In this section, the conflict between the judge and the kid appears to be resolved at last. The two men have an inconsistent but profound relationship, evidenced when the judge chases the kid and Tobin through the desert. The judge continues to offer the kid clemency and repeatedly points out that the kid does not want to kill him, which is clearly true considering how many times the kid passes on the chance to do so. In this way, the kid and the judge have an antagonistic version of a father/son relationship, in which the elder man manipulates the boy's respect in order to win him over. However, when considering the judge's symbolic function in Blood Meridian, it is possible to see the larger thematic implications of the relationship. The judge is the embodiment of pure evil, which is something the kid has fought throughout the novel. The kid might have an inherent violent streak, but he also has a sense of loyalty and compassion; even in this section, the kid refuses to abandon the wounded Tobin. Yet he is torn; he can neither give up his kindness nor vanquish his darkness.
The kid's symbolic battle between good and evil comes to a head in the final chapter and the epilogue. To best approach the ending, it is first useful to consider the distinction between "the kid" that McCarthy introduces his reader to at the beginning of the novel and "the man" that he becomes. After leaving his scalp hunting days behind, the kid matures. As an adult, he is still a drunkard living on the fringes of society but has given up engaging in useless violence. Instead, he finds honest work. He wears Brown's necklace as reminder of that violent past but does not let it control him. The change in the kid's behavior is marked by the mental break he experiences while in prison. The kid's jailers are actually accurate in diagnosing his madness as the result of his guilt for all the heinous crimes he has committed; after his release, the kid does appear to take his life in a new direction.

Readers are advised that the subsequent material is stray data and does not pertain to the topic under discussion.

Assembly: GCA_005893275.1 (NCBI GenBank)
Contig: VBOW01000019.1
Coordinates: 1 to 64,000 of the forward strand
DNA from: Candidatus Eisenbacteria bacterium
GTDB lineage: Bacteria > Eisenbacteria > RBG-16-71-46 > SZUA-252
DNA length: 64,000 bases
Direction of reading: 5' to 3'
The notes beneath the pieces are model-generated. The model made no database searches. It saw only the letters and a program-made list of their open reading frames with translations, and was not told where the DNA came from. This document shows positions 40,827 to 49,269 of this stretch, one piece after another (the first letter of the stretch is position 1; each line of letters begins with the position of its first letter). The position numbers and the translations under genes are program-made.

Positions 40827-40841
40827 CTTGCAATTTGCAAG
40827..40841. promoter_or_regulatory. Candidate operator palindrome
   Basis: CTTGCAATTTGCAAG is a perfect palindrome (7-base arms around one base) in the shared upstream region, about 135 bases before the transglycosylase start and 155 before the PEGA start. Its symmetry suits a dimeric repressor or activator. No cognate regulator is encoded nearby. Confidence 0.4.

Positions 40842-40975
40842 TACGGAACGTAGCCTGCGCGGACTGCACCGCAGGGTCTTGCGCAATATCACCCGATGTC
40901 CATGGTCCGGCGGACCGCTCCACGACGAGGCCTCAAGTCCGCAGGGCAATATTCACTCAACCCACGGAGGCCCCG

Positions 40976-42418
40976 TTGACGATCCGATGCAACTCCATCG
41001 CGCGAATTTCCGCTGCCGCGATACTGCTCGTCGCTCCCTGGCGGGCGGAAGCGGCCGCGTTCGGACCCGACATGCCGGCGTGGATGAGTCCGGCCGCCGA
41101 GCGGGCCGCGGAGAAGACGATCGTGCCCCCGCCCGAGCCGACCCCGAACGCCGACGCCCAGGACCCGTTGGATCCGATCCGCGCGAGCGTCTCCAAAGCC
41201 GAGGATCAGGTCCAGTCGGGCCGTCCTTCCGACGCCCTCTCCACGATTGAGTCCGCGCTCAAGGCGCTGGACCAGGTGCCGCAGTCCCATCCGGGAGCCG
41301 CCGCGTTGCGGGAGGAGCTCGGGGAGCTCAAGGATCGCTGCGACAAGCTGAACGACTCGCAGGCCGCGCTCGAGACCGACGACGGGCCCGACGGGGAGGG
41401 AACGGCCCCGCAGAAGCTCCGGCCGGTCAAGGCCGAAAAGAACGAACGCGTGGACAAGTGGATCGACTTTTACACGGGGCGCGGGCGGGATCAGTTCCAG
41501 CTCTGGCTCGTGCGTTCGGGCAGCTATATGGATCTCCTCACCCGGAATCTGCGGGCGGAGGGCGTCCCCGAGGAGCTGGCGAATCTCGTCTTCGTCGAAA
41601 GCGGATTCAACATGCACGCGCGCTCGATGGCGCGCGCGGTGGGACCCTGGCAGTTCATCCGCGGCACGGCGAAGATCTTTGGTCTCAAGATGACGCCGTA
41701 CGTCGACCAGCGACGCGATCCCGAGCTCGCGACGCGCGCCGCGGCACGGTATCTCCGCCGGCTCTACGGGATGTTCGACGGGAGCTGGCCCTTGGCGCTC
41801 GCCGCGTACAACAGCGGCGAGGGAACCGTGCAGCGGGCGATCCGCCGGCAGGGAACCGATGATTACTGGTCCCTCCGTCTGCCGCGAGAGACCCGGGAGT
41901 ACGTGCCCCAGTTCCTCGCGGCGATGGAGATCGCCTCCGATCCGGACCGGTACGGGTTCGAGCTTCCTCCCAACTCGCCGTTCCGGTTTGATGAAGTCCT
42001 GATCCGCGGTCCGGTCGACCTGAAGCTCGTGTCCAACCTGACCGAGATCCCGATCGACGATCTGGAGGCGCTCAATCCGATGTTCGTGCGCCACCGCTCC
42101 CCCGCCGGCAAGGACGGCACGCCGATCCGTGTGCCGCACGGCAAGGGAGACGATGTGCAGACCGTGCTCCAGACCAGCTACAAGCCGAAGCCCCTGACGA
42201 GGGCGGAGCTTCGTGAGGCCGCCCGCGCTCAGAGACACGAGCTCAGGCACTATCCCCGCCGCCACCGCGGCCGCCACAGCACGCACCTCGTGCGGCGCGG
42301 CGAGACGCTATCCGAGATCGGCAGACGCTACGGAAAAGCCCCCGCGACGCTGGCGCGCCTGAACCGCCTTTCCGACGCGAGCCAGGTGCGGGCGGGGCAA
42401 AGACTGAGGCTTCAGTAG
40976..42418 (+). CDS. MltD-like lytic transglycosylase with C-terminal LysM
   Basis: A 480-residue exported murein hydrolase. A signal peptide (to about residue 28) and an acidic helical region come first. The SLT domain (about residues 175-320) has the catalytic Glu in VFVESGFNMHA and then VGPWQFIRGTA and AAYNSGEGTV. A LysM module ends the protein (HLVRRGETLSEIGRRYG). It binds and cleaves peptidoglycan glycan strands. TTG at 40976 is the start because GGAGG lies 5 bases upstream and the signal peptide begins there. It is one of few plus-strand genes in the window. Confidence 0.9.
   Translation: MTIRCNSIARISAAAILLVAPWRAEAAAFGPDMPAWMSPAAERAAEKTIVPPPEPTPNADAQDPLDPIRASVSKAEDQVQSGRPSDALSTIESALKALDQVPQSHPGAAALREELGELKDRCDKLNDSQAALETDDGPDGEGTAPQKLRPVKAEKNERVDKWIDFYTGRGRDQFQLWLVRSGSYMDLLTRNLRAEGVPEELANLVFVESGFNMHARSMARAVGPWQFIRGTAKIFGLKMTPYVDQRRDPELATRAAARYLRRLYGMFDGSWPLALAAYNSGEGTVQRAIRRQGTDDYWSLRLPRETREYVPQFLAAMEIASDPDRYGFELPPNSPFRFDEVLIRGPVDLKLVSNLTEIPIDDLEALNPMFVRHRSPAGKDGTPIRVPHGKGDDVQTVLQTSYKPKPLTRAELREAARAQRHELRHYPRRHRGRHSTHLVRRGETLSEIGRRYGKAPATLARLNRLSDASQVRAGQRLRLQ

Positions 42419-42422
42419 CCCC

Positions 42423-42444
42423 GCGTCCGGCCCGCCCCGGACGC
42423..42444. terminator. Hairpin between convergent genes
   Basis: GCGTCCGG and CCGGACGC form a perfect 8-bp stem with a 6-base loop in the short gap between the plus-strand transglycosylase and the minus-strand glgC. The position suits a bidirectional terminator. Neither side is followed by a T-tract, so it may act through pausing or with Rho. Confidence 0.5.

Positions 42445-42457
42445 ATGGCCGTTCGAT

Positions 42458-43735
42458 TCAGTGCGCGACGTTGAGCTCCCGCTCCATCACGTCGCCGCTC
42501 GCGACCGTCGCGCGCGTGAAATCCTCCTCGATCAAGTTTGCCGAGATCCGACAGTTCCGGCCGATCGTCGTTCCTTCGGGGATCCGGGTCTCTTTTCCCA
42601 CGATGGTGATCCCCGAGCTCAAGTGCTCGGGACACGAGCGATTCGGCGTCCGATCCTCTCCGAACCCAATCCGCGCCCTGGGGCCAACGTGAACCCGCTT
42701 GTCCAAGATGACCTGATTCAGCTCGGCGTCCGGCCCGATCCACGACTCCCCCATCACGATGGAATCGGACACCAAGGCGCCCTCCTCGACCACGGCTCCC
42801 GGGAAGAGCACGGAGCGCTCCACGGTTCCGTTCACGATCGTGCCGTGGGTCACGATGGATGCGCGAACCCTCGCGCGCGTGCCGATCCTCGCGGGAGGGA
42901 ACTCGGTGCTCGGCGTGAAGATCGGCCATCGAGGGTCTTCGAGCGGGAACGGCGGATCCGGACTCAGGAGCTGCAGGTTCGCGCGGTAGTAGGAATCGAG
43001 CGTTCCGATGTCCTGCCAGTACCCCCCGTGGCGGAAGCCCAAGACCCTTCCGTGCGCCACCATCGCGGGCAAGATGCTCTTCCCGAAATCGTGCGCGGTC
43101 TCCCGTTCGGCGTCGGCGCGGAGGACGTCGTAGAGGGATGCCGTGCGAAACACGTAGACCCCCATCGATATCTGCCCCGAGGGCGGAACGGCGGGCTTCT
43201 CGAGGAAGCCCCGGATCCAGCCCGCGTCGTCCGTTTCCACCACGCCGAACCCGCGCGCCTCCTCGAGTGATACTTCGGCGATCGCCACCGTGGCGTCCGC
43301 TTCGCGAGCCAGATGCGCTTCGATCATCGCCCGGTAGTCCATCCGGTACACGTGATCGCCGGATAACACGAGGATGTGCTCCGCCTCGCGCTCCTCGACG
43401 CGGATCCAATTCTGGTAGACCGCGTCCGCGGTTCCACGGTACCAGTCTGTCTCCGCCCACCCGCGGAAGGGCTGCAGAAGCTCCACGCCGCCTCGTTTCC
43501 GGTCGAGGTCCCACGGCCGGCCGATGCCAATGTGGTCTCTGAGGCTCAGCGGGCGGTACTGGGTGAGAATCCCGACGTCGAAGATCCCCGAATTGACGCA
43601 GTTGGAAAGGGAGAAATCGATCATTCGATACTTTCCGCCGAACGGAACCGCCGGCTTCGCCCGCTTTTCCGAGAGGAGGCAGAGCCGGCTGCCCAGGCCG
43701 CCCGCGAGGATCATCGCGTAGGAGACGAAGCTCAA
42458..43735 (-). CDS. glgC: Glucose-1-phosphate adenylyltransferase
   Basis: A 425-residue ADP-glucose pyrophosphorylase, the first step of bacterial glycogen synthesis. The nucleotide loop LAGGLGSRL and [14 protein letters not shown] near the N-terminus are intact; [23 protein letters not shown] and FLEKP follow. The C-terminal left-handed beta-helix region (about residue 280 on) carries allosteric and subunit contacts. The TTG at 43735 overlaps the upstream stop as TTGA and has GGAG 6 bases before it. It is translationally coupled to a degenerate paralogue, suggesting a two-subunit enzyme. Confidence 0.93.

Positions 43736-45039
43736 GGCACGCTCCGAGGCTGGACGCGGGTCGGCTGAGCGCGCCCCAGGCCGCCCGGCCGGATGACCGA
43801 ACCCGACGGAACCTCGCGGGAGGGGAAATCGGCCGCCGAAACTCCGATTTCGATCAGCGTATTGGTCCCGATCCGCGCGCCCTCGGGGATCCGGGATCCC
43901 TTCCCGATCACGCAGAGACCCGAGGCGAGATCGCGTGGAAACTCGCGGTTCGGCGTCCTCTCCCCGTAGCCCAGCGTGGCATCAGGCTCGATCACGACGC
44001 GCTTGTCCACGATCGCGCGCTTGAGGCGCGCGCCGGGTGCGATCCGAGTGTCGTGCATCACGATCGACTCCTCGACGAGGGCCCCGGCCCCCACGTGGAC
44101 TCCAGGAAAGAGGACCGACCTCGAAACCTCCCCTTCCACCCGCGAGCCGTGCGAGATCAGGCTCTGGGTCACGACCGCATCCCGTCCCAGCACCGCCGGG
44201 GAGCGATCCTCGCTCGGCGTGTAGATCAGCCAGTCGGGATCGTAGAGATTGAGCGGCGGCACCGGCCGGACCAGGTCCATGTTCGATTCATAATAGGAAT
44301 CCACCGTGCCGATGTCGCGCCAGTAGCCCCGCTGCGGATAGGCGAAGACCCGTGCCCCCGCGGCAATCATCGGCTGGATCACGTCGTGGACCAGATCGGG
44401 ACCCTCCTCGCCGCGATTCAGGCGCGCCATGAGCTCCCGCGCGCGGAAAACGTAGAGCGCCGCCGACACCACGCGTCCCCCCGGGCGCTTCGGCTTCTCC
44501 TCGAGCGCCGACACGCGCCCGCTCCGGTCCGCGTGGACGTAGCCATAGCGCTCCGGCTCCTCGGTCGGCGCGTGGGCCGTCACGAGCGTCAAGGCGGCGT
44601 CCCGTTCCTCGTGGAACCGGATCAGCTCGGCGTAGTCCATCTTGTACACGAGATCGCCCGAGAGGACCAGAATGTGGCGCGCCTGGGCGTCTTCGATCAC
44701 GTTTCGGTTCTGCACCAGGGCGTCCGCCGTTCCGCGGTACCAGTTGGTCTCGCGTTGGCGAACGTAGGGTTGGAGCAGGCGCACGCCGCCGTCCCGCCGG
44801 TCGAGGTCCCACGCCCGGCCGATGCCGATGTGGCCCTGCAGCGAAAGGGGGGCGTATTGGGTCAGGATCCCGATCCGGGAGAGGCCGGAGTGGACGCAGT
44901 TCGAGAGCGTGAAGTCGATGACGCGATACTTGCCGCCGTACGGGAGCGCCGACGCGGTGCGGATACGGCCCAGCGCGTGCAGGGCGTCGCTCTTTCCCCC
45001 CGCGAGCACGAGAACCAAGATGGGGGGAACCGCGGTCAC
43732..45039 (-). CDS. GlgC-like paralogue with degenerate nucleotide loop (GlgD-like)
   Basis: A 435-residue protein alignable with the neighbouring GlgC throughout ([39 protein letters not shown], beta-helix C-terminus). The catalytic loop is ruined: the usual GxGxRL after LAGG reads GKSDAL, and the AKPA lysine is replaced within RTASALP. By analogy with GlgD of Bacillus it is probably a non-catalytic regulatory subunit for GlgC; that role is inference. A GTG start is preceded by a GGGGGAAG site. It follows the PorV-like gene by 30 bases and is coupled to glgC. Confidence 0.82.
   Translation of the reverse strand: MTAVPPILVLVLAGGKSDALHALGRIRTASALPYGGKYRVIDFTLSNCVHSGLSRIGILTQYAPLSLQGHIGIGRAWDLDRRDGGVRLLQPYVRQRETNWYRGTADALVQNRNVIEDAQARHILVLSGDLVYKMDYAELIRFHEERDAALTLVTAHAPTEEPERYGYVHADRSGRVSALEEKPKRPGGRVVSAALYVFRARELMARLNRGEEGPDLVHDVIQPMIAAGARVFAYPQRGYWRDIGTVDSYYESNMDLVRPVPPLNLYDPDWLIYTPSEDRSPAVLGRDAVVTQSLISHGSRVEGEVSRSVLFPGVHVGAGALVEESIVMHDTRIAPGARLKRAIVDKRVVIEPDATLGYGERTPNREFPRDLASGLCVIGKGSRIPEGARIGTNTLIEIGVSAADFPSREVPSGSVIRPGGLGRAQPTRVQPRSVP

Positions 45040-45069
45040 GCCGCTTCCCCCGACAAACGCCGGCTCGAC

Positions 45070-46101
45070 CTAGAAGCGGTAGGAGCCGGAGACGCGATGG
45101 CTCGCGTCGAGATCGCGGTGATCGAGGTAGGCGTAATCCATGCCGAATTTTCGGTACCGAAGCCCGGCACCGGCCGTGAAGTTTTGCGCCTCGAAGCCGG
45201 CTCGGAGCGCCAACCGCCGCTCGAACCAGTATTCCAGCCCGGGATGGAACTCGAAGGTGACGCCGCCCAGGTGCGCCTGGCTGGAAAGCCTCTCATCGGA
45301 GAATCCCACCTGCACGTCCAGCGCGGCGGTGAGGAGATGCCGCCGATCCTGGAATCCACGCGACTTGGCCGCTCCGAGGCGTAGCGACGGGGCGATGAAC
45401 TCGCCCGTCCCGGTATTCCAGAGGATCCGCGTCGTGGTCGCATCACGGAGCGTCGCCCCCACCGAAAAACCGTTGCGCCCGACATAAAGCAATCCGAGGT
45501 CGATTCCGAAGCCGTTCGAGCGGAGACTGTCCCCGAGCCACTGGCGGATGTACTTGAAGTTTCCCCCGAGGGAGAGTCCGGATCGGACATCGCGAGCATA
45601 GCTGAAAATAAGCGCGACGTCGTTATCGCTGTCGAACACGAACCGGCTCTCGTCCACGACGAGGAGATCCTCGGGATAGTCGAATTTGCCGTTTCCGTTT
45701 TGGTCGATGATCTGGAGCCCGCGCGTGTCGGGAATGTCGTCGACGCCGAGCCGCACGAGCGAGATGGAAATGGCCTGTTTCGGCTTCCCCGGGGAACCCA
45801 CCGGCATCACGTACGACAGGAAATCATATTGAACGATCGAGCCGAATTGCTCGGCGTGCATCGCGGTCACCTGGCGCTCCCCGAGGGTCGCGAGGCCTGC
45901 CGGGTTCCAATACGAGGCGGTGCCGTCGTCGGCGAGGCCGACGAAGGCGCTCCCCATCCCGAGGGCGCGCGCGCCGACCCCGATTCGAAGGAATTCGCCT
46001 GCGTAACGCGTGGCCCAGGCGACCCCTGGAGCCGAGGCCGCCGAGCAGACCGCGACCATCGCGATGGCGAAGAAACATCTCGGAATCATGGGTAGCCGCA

And yet the final pages of the novel suggest that the kid's attempts to change the course of his life are ultimately meaningless. The man encounters the judge in a bar once more, which speaks to the inevitability of his fate. Through the judge, McCarthy espouses the viewpoint that a man's nature is somehow pre-determined. After all, he first introduces the kid as having a "taste for mindless violence," implying that it is inherent and not conditioned (3). Thus, the ambiguous scene in the latrine could be the kid's death, but it could also indicate that he has finally decided to embrace his own darkness. It is telling that the judge embraces the kid in a dark, ugly setting, rather than explicitly killing him (as he to many of his victims). Perhaps being swallowed into the depths of his own internal darkness is a fate worse than death. The judge's subsequent triumphant dance, in which he claims never to sleep, could mean that just because evil lies dormant does not mean it is gone. Sooner or later, every human being's violent side will surface again, just as the judge keeps appearing in the kid's life without any warning or premeditation.
Throughout these final chapters, the kid comes across many omens that further support this interpretation. When he is supposed to be escorting the group of pilgrims, he leaves them behind and the are brutally massacred. Though the kid does not actively kill them, he does facilitate their death by leaving them, suggesting that he cannot control the appearance of violence. The kid tries to atone by helping the old woman seated among their remains, even calling her “abuelita” (an affectionate term for 'grandmother'). However, his compassion turns out to be meaningless because she is already dead.
No matter how one interprets the final moments between the kid and the judge, the scene functions as a distillation of McCarthy's style: it is gritty, realistic and dark, and it also carries great symbolic weight. It is both rooted in the western genre and applicable to the universal conundrums of man's depravity and taste for violence. The scene is both matter-of-fact and yet beyond our comprehension.
The enigmatic epilogue could potentially serve as a final statement on the futility of the human struggle. We travel onwards through the barren plains of life, attempting to mark our way with fire. However, time ultimately proves these efforts to be worthless. Not only do the fires ultimately burn out, they also serve the double purpose of alerting our enemies to our whereabouts. In our attempts to live, we only invite violence and death.